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Fried Chicken, Georgia, and REM: Ten-Year-Old Me Would be Proud


Oh, hi! It’s been a while. I finally escaped the city last week for a little Southern road trippin’. Aside from the 40 degree weather and hail, it was a nice time. Sweet tea, fried chicken, collards, boiled peanuts, barbecue…. It was essentially an eating tour of the South. Now I’m back, five pounds heavier and definitely not complaining.

On our way to Savannah we stopped in Athens, a little town in western Georgia that I’ve been dying to visit since I was ten years old. That’s when my obsession with REM began, when I discovered their album Automatic for the People, and as a result, became a life-long music junkie. In case you didn’t know (and if you’re a normal person, you don’t know), REM is from Athens.

I did all of the requisite dorky things that ten-year-old me would have wanted: we visited Wuxtry Records, the music shop where Michael Stipe and Peter Buck met. We saw a show at the 40 Watt Club, where REM and other Athens bands got their start. We even went to the nearby Waffle House, where I *think* Michael Stipe worked for a time. I promise, I’m usually not such a stalker freak. REM just does something to me.
The biggest dweeby pilgrimage was our stop at Weaver D’s Delicious Fine Foods. Automatic for the People got its name from Weaver D’s slogan for the restaurant (which is, you guessed it…). Whenever you order something, Weaver D kindly shouts your order to the cooks in the back, hands you a cup for sweet tea and says, “Automatic.” Whatever you want, it’s “automatic.”

The “delicious fine foods” change daily and range from fried chicken in gravy to fried pork chops—both of which were mighty fine.

Weaver D mentioned that they’d just run out of fried pig’s ear sandwiches that week, something I was dying to try. But still, the fried everything else and the Gawgia peach cobbler made up for it.

The walls are plastered in REM and Automatic for the People posters. I guess the album made Weaver D a little famous, or he just really loves those guys (I know the feeling). I was a little embarrassed to be snapping photos (what a tourist!!) but I snagged some when no one was looking. And I could swear I saw a few other people with cameras tucked under their jackets. Kindred spirits.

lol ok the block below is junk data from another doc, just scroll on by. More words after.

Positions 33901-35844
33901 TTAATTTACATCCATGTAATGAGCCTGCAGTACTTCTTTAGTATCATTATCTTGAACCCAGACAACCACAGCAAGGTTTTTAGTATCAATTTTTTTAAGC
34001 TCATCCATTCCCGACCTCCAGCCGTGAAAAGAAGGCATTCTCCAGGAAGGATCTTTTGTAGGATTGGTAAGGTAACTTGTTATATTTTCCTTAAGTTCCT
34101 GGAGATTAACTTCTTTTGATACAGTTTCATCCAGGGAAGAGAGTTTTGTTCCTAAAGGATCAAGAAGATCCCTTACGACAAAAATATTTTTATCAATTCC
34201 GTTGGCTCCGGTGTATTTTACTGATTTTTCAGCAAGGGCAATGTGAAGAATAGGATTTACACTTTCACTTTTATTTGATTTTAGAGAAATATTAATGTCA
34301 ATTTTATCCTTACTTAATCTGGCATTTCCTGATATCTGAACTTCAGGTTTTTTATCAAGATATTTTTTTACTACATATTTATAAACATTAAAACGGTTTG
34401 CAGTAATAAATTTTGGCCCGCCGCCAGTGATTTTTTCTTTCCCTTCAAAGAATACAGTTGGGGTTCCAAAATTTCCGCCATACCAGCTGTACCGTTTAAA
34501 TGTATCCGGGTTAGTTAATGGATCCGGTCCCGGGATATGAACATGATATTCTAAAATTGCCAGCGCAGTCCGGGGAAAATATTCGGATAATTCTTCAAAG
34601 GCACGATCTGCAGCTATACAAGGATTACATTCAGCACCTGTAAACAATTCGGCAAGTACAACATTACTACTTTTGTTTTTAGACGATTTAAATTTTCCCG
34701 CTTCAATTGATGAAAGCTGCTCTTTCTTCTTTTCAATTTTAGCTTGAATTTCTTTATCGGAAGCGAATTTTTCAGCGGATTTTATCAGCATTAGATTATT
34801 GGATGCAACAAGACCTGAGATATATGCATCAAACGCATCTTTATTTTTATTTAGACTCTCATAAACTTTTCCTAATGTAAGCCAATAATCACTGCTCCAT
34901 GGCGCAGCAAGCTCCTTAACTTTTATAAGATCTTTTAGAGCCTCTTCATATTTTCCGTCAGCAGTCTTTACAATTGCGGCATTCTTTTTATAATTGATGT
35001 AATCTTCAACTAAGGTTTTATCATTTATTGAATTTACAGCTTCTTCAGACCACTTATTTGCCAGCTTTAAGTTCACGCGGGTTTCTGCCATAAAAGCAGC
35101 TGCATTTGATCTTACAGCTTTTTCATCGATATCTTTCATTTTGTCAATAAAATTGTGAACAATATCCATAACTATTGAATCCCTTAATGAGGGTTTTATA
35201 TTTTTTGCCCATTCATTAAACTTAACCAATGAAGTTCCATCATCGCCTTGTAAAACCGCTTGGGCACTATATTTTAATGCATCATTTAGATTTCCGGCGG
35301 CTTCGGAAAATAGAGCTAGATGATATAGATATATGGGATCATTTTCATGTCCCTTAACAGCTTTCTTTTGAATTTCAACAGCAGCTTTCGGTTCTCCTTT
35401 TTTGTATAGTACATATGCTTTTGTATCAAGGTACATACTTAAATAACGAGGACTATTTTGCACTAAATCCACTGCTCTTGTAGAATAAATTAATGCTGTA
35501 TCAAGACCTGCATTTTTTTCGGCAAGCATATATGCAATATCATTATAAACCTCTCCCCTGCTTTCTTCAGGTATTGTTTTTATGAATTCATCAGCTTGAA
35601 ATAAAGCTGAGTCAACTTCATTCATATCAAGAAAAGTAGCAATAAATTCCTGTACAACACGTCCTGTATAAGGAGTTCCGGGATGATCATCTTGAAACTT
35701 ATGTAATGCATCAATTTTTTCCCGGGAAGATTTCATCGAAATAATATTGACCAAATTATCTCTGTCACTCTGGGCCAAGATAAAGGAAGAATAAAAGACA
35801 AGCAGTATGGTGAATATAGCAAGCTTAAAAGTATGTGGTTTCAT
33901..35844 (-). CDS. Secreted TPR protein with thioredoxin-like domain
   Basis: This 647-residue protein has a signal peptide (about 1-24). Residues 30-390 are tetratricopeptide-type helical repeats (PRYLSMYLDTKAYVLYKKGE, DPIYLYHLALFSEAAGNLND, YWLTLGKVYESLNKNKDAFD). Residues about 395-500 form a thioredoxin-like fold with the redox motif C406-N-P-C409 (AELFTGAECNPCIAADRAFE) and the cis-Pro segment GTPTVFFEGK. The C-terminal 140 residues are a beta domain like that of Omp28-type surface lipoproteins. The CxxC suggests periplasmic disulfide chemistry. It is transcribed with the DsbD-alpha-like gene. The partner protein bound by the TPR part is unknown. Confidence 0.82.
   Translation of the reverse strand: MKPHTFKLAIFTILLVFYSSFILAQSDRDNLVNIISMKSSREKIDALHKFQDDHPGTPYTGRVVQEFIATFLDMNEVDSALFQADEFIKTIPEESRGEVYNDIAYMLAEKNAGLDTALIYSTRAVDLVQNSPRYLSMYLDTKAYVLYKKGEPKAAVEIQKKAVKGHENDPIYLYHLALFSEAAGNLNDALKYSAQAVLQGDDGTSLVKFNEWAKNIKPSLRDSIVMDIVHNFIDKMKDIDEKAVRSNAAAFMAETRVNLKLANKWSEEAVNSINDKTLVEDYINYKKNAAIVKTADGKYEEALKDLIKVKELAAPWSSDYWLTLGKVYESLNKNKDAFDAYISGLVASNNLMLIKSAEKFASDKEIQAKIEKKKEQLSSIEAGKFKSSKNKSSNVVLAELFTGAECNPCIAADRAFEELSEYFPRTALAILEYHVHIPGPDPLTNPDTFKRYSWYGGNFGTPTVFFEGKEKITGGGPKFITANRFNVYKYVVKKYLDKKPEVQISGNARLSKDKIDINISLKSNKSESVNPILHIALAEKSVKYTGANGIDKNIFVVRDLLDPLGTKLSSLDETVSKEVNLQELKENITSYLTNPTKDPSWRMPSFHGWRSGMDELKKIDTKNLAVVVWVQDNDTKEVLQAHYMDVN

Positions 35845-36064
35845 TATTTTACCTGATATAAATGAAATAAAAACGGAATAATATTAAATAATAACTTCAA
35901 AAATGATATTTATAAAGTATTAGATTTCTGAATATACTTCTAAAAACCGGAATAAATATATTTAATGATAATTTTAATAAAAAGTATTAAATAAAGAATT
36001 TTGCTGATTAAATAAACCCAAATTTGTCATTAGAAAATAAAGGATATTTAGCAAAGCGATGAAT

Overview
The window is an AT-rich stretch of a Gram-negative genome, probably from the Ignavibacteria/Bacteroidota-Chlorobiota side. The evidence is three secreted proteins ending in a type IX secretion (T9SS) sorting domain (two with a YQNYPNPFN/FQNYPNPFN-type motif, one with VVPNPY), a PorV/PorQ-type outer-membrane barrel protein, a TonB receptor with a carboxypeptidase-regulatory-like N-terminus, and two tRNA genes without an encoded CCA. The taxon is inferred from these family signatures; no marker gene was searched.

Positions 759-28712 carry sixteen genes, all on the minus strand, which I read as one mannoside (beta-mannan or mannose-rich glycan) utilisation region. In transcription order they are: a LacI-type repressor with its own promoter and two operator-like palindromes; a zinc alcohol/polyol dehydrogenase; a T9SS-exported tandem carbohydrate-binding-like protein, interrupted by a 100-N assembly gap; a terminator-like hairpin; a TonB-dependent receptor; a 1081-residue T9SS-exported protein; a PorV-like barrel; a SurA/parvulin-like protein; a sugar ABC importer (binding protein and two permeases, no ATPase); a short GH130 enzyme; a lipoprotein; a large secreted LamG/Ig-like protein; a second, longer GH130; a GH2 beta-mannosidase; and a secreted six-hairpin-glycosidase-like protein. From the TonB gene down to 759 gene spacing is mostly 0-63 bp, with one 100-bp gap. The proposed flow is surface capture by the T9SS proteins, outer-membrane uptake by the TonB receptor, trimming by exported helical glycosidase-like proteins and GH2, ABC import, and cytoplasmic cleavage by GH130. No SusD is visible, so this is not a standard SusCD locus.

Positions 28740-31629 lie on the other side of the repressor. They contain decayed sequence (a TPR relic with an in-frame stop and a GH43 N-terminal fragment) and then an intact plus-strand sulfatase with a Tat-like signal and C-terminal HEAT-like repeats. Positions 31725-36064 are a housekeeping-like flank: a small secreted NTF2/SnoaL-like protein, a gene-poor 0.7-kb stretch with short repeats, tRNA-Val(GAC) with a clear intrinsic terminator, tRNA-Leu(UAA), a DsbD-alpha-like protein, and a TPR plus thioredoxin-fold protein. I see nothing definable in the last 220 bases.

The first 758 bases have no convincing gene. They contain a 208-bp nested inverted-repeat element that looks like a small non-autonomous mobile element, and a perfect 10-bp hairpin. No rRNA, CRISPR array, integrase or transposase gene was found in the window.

My brother Joe tried chatting with Weaver D as he cleaned out pig intestines for chitlins when the register was slow. He didn’t seem to be in the mood. At one point he said to Joe, “I oughta put up a sign that says Three-Question Limit per Customer.” I guess he doesn’t like small talk. But still, the sound of Weaver D’s sweet Gawgia drawl stayed with me like a song the rest of our trip, when I’d randomly repeat his parting words to us, “Niiiice meeetin’ alla y’aaall.”

Ten-year-old me was pretty happy.
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9 Responses to “Fried Chicken, Georgia, and REM: Ten-Year-Old Me Would be Proud”

  1. Jean says:

    bioled peanuts sound interesting, i don’t think i’ve ever even heard of that.

  2. Nik says:

    My condolences on the lack of fried pig ears up for grabs. Very cool–all of this.

  3. Katherine says:

    Too bad they don't deliver!

  4. Dan Sheehan says:

    You and your musical pilgrimages. Love it.

  5. Janet says:

    I would love to go on a road trip like this. I was a huge REM fan when I was younger. Gotta pull out those albums.

  6. Celia says:

    Wow, that food looks delicious! I don't know about pigs' ears though…

  7. Nicky says:

    Man, they know how to do it down south.


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